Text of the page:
Yep, I’m addicted.
What does summer smell like? A tomato plant, honeysuckle, and of course ripe figs. Our family fig tree is around 90 years old. It’s part of our family. Growing up on a small family hobby farm was just the norm for me. I was always outside and paid way more attention to the animals than anything else! The fig tree stood beside the brooder house, much smaller then, like any other fruit tree planted on the property. As a child- I just didnt’ pay it much attention. As a grown up- I’m obsessed. Each summer it blesses us with LOADS of figs.
What better to do when you are exhausted from making fig preserves? Make vinegar. This vinegar is really good on roasted vegetables, cheese pizza, and salads. It can be expensive in stores…so make your own. If you don’t have a fig tree you can purchase figs from local farmers markets in July/August or make friends with someone who has a fig tree!
Here’s the recipe below followed and your instructons (Yes, you will need those!)
Quart size mason jar/used pickled okra jar/pickle jar/lock tight jars are great too
Organic, unfiltered, apple cider vinegar- cold pressed…whatever you know- REAL!
about a pound of figs or enough to fill your jar
filtered water/spring water
strainer- I never use metal when fermenting. Order a strainer from Amazon thats NYLON. When you ferment or preserve always try to use natural fiber materials- never metal.
Ready? First, boil jar/weight/lid (unless plastic, duh) in a big pot to sterlize. Take a quart size mason jar or a lock tight jar with a rubber seal and fill with figs up to the “neck”. Use filtered, tepid water or spring water and fill to almost full. Use 1/4 cup of your organic raw vinegar (use 1/4 PER liter of water for you people who are really motivated and using those BIG pickle jars from Walmart)
Take your fermentation weight and put on top just under lid. If using a mason jar lid use a bit of wax paper to create a barrier between the liquid and the lid. You can use a mason jar plastic lid they sell these in the jar section of stores. The trick to the fermentation weight is to put it right at the top. You don’t want any figs above your liquid.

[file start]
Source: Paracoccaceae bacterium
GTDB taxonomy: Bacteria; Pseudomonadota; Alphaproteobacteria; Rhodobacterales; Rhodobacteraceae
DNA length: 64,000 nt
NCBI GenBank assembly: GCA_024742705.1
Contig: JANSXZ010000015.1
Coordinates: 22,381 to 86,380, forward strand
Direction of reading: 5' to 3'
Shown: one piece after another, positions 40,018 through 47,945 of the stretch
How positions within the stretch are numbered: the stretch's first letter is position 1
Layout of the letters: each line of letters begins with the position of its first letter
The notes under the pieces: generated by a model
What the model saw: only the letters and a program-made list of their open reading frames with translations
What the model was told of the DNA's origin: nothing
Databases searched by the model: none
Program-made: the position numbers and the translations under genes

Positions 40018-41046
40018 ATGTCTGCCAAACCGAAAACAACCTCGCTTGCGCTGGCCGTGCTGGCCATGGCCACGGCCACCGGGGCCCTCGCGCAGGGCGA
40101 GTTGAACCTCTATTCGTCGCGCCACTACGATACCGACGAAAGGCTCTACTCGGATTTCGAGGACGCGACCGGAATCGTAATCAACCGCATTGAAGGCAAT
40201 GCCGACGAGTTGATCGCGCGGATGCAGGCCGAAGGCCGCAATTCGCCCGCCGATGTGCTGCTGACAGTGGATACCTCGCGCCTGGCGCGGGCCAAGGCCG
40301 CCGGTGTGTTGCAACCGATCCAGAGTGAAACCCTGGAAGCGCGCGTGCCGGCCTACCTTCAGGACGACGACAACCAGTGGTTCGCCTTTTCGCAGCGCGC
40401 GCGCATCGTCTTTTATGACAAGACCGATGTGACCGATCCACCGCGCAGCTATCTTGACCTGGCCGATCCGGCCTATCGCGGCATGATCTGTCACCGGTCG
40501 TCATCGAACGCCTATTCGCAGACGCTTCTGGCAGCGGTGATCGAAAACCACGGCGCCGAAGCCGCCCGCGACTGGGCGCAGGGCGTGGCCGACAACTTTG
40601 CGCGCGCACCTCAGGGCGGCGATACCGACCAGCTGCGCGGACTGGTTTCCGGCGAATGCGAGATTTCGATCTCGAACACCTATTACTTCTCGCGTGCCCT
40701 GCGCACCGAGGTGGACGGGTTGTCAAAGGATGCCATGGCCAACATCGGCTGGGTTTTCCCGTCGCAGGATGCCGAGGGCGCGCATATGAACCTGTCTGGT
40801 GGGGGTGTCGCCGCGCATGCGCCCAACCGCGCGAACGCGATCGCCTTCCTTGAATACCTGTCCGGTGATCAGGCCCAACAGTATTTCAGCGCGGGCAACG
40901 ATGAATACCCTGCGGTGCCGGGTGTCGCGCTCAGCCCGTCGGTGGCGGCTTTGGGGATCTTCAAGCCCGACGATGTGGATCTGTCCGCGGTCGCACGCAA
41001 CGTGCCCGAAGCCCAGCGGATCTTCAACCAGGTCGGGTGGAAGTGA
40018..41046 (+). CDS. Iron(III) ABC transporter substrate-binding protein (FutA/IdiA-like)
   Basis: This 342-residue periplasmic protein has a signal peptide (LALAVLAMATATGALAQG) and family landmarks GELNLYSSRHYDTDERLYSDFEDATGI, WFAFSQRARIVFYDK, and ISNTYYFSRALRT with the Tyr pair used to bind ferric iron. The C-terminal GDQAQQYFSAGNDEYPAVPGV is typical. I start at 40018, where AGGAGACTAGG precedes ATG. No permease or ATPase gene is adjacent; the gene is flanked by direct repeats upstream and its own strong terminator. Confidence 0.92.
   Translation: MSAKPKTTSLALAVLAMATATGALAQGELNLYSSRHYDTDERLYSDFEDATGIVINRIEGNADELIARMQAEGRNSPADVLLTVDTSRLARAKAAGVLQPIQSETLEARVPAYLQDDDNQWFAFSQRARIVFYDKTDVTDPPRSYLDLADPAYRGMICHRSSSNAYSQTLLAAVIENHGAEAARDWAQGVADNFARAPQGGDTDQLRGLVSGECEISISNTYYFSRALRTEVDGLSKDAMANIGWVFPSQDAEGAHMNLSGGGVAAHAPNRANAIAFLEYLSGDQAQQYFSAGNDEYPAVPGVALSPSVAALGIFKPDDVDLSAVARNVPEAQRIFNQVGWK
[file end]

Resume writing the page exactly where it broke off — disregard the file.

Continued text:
Seal the top and let it sit for 30 days. A white mold/fungus will form on top. Don’t freak out! Perfectly normal. You will skim this off at the end. If it’s black mold scoop off with a small spoon (wooden if you can). If it’s a lot of black mold use your judgement and maybe throw that out. It’s not common but it can happen. Mostly, it’s white mold, because it’s good bacteria happening in there!
IMPORTANT!! BURP your jar every two days or so. What? BurP? Yes, just unscrew the jar and let it breathe a bit. Why? Because you don’t want to bring the shop vac in the house and clean up broken glass and figs all day on a Saturday like I did. Carbonation happens. It just does. And it’s your friend. So just remember to just open that lid every few days at least!
At the end of your 30 days you are ready to strain the liquid and the figs. Flour towels or cheese cloth can be used to squeeze more liquid out of those figs. Here’s where you might need a funnel to work with your strainer. I usually miss the bottle so I finally bought a funnel at Target. You can store your vinegar in a mason jar or a fancy bottle like the ones below. Remember you want a beautiful, red liquid at the end of this process!
**A month later… “Something is floating in my vinegar!” It’s alright! Your vinegar may form a scoby. A scoby is formed from acetic acid bacteria which is a good, natural thing. Strain it out if you don’t like the look of it.
Refrigerate and Enjoy!
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